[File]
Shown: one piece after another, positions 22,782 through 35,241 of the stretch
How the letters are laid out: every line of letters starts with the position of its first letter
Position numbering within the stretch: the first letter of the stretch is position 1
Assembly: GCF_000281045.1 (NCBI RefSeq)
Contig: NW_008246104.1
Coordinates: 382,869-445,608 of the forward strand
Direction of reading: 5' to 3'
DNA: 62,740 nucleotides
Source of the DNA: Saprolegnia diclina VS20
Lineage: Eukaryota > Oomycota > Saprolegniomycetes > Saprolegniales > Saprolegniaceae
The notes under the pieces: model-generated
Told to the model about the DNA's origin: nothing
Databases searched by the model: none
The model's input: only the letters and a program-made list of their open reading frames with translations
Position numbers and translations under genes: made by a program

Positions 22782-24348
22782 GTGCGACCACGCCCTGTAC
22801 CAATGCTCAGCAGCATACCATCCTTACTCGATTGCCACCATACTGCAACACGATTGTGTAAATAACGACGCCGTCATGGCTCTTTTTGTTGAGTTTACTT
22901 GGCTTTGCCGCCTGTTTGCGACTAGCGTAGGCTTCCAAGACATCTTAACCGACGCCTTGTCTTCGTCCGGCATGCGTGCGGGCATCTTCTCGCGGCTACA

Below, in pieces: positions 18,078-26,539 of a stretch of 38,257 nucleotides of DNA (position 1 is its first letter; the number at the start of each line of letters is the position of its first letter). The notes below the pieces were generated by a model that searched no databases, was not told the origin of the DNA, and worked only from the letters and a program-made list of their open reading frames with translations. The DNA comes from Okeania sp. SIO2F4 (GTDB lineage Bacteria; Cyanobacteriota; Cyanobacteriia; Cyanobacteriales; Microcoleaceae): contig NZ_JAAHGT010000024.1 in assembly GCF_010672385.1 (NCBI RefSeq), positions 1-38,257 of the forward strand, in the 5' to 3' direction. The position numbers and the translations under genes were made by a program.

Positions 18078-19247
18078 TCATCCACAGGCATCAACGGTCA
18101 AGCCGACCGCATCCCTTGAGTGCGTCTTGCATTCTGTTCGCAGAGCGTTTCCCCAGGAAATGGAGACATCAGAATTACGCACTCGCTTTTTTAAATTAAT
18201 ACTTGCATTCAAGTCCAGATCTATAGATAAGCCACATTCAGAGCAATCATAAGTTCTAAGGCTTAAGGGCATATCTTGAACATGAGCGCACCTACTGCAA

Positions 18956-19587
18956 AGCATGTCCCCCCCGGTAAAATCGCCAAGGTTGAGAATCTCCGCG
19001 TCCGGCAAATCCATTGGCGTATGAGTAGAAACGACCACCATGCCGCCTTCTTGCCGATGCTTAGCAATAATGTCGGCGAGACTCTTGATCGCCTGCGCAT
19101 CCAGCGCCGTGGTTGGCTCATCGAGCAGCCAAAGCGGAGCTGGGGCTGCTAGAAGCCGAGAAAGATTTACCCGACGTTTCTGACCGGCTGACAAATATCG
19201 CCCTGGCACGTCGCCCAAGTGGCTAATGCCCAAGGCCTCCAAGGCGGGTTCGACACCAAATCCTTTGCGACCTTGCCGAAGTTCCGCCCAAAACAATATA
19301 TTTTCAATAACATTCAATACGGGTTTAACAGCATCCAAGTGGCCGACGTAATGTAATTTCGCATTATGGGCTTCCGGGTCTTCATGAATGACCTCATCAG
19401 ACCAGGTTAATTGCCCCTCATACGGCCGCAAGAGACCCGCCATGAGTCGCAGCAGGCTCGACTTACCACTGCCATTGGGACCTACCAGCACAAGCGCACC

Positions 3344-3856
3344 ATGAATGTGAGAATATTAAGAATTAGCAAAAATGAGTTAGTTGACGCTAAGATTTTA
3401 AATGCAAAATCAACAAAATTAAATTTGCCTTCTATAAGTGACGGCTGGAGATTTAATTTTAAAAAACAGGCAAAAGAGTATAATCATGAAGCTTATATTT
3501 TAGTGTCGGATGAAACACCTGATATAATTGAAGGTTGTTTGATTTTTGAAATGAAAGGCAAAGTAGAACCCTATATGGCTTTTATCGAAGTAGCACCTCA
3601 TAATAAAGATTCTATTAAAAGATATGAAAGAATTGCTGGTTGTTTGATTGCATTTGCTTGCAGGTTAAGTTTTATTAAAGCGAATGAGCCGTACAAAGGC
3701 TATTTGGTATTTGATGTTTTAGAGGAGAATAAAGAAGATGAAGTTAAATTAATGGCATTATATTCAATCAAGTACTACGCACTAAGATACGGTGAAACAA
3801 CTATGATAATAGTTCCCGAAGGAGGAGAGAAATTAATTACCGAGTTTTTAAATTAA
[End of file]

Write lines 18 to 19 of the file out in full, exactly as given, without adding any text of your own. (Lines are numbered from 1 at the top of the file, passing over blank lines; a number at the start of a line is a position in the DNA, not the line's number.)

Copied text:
22801 CAATGCTCAGCAGCATACCATCCTTACTCGATTGCCACCATACTGCAACACGATTGTGTAAATAACGACGCCGTCATGGCTCTTTTTGTTGAGTTTACTT
22901 GGCTTTGCCGCCTGTTTGCGACTAGCGTAGGCTTCCAAGACATCTTAACCGACGCCTTGTCTTCGTCCGGCATGCGTGCGGGCATCTTCTCGCGGCTACA